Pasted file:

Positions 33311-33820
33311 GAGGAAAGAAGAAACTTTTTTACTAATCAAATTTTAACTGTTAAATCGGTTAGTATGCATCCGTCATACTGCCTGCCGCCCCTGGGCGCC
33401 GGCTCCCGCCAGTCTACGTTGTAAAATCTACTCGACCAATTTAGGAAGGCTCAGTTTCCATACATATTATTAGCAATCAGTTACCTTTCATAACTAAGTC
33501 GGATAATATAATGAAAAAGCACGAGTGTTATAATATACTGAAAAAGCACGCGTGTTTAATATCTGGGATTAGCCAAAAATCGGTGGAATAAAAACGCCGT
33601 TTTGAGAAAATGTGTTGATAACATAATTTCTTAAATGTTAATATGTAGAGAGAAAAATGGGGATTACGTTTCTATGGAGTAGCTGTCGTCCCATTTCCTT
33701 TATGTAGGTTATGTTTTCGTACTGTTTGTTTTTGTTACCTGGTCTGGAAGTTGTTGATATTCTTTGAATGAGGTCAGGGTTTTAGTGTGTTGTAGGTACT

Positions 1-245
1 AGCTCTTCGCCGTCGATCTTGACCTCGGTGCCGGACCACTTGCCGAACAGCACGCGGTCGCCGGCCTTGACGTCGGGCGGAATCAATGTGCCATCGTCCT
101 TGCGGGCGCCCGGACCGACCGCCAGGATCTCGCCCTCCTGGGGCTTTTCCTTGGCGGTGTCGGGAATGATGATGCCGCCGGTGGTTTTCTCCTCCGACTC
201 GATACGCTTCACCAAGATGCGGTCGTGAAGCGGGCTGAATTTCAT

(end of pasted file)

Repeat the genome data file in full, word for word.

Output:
Positions 33311-33820
33311 GAGGAAAGAAGAAACTTTTTTACTAATCAAATTTTAACTGTTAAATCGGTTAGTATGCATCCGTCATACTGCCTGCCGCCCCTGGGCGCC
33401 GGCTCCCGCCAGTCTACGTTGTAAAATCTACTCGACCAATTTAGGAAGGCTCAGTTTCCATACATATTATTAGCAATCAGTTACCTTTCATAACTAAGTC
33501 GGATAATATAATGAAAAAGCACGAGTGTTATAATATACTGAAAAAGCACGCGTGTTTAATATCTGGGATTAGCCAAAAATCGGTGGAATAAAAACGCCGT
33601 TTTGAGAAAATGTGTTGATAACATAATTTCTTAAATGTTAATATGTAGAGAGAAAAATGGGGATTACGTTTCTATGGAGTAGCTGTCGTCCCATTTCCTT
33701 TATGTAGGTTATGTTTTCGTACTGTTTGTTTTTGTTACCTGGTCTGGAAGTTGTTGATATTCTTTGAATGAGGTCAGGGTTTTAGTGTGTTGTAGGTACT

Positions 1-245
1 AGCTCTTCGCCGTCGATCTTGACCTCGGTGCCGGACCACTTGCCGAACAGCACGCGGTCGCCGGCCTTGACGTCGGGCGGAATCAATGTGCCATCGTCCT
101 TGCGGGCGCCCGGACCGACCGCCAGGATCTCGCCCTCCTGGGGCTTTTCCTTGGCGGTGTCGGGAATGATGATGCCGCCGGTGGTTTTCTCCTCCGACTC
201 GATACGCTTCACCAAGATGCGGTCGTGAAGCGGGCTGAATTTCAT